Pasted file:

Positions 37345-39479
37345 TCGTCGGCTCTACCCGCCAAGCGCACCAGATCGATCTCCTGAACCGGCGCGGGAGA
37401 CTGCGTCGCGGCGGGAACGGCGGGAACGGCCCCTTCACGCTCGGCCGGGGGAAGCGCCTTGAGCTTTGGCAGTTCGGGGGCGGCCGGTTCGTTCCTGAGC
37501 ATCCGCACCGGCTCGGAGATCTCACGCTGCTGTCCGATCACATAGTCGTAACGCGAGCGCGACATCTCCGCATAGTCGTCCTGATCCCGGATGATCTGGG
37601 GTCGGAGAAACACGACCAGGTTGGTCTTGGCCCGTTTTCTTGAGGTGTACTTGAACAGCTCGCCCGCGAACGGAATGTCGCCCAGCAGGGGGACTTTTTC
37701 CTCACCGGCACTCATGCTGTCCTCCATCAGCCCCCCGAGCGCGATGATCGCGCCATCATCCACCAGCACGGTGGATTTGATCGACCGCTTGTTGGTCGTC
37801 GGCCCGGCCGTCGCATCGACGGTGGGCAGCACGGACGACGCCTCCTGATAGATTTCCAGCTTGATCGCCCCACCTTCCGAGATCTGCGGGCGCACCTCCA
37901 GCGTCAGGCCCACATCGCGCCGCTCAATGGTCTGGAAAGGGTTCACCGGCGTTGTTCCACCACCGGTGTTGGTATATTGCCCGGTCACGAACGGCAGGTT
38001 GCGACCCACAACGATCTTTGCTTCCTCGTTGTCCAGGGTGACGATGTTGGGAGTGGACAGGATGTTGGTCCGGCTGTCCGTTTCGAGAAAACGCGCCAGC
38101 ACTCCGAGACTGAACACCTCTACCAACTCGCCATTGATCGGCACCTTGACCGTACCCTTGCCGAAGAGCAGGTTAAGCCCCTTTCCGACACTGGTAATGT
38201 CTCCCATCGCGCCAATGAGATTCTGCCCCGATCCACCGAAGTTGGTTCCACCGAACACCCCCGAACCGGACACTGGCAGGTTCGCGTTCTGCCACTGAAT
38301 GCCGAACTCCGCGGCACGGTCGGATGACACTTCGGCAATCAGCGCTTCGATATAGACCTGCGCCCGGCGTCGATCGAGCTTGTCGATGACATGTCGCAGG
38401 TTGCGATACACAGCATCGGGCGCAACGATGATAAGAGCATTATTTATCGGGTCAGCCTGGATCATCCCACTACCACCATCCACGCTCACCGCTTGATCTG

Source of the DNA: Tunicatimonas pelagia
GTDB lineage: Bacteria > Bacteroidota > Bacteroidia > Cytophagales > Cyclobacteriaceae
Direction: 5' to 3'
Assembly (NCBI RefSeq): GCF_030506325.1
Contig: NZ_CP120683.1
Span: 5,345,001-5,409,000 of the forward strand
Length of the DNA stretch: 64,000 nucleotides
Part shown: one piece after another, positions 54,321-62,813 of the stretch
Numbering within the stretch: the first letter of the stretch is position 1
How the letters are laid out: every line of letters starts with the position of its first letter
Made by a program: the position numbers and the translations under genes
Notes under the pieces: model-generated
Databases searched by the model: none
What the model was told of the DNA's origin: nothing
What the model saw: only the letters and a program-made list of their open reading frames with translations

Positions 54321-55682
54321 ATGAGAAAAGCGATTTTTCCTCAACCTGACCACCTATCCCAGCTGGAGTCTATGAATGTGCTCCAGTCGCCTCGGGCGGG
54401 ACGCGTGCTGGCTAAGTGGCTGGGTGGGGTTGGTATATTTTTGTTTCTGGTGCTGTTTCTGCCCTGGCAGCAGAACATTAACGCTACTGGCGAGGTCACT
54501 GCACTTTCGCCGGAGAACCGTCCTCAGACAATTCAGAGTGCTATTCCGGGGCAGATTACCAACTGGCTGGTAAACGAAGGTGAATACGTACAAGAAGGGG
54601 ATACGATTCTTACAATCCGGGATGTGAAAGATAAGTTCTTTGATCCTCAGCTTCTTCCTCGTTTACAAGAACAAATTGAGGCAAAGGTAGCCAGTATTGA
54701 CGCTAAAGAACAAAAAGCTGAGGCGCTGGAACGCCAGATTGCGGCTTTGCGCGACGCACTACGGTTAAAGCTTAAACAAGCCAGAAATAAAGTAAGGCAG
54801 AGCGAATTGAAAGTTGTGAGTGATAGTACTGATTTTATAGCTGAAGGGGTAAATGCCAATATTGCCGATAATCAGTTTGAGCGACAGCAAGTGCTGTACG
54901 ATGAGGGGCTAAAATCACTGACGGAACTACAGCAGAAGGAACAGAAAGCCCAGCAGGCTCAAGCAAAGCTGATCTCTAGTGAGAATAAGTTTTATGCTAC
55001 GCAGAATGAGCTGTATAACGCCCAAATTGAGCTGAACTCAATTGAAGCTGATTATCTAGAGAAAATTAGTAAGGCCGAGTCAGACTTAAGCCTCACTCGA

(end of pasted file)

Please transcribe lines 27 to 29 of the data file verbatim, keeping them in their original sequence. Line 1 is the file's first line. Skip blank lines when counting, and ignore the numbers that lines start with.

What the model was told of the DNA's origin: nothing
What the model saw: only the letters and a program-made list of their open reading frames with translations

Positions 54321-55682